Concord sites swing back to housing plans

Declaration as “surplus land” means at least 15 percent of units must be affordable

Veterans Accession House's Leonard Ramirez with 1765 Galindo Street and the Mt. Diablo Street parcel bordered by Galindo, Oak and Laguna street (Veterans Accession House, Google Maps)
Veterans Accession House's Leonard Ramirez with 1765 Galindo Street and the Mt. Diablo Street parcel bordered by Galindo, Oak and Laguna street (Veterans Accession House, Google Maps)

A pair of vacant chunks of land that have gone from plans for a market-rate residential development to a professional soccer stadium in Concord have swung back to housing––but this time with a goal of hundreds of affordable units in the East Bay city.

Officials of the City of Concord plan to find a developer to begin construction later this year on the sites, which combine for nearly eight acres of land. The sites were declared surplus land by the city after the latest development proposal fell through, providing a designation that by law gives affordable housing developers priority to enter into negotiations with the city.

The parcels also must go through a so-called “surplus land process” that is mandated by the State of California and requires local authorities to aim for 25 percent of any project to be set aside for housing deemed affordable, with a floor of 15 percent, depending on negotiations.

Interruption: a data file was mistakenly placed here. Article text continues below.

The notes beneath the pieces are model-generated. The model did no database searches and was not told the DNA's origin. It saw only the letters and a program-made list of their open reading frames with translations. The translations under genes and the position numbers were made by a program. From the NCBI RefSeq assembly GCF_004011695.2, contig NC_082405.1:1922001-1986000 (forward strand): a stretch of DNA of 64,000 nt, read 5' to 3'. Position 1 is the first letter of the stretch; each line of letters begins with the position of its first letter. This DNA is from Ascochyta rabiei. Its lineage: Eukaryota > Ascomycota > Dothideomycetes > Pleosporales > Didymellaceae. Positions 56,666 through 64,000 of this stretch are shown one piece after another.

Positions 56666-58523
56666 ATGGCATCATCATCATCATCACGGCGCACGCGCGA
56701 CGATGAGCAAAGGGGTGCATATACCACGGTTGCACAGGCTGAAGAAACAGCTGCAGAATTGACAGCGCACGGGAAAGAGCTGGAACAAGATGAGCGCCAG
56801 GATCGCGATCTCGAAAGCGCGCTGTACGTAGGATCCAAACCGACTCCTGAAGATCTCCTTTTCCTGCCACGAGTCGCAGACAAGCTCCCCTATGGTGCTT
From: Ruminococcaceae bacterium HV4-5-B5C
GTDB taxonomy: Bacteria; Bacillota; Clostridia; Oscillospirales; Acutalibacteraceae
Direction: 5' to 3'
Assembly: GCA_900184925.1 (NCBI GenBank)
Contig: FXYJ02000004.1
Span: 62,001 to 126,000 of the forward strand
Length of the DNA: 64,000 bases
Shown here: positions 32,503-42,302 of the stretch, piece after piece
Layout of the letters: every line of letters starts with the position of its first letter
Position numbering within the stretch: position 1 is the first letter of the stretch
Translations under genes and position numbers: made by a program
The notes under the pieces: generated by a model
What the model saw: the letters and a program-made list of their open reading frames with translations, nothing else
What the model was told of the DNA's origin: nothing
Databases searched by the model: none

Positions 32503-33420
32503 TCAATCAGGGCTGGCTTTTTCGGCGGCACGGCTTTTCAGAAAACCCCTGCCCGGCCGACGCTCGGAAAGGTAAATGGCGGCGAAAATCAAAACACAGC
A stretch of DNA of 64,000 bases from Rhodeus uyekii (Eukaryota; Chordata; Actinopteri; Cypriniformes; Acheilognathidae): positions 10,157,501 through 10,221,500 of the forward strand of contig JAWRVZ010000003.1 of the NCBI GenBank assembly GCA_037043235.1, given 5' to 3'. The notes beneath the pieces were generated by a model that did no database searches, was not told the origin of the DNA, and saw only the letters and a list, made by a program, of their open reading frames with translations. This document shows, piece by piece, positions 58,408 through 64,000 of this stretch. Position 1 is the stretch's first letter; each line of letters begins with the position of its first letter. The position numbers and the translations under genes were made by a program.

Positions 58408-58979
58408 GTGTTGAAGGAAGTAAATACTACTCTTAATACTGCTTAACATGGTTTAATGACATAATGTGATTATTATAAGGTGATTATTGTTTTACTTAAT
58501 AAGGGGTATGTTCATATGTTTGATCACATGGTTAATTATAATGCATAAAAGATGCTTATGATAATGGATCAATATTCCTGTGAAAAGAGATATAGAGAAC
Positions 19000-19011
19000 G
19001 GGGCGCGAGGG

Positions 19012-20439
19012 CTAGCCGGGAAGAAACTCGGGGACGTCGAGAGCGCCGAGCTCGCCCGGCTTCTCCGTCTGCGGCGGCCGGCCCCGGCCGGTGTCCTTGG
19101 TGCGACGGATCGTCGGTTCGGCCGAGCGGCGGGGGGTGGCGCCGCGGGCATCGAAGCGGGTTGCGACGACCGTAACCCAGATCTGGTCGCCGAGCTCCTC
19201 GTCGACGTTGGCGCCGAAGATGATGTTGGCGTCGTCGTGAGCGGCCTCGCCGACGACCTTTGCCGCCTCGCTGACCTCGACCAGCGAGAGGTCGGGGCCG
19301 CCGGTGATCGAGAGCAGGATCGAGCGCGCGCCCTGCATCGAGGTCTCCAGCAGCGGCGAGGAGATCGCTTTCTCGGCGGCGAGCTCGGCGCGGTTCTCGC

Affordable housing is deemed to be units with the budgets of households making 80 percent of the median income in the area–about $74,000 annually.

‘The process of the state declaration is expected to take about two months.

The two parcels are separated by Mt. Diablo Street in Concord, neary the Concord BART station. The acreage is bordered by Galindo, Oak and Laguna streets. Hall Street Equities was under contract to develop the site into an 18,000-seat soccer stadium, but that project fell out in 2020, when United Soccer League owner and East Bay real estate developer Mark Hall withdrew from an exclusive negotiation agreement with the city amid the pandemic and some opposition from residents of the area.

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Hall’s effort came after the Concord City Council canceled a development agreement with AvalonBay Communities for the construction of 310 market-rate apartments on the Galindo Street parcel. The deal fell apart over pressures for affordable units and AvalonBay’s inability to reach an agreement over the use of union labor.

Once the state certifies the parcels as surplus, the city must give affordable housing developers 60 days to respond to a notice of availability, and provide another 90 days for any negotiations.

The city intends to solicit interest from dozens of developers, including nonprofits that specialize in affordable housing.

Veterans Accension House, based in the Bay Area municipality of Pittsburg, has had its eyes on the sites for over a year and are preparing to make a bid when the parcels become available. A representative of the non-profit organization said he expects each parcel to sell for somewhere between $1.5 and-$2.5 million, with the two sites combined sufficient to provide hundreds of units for homeless veterans.

“We’re looking to help out homeless veterans and those locations would be perfect for transportation and commerce,” said Leonard Ramirez, executive director of Veterans Accession House.

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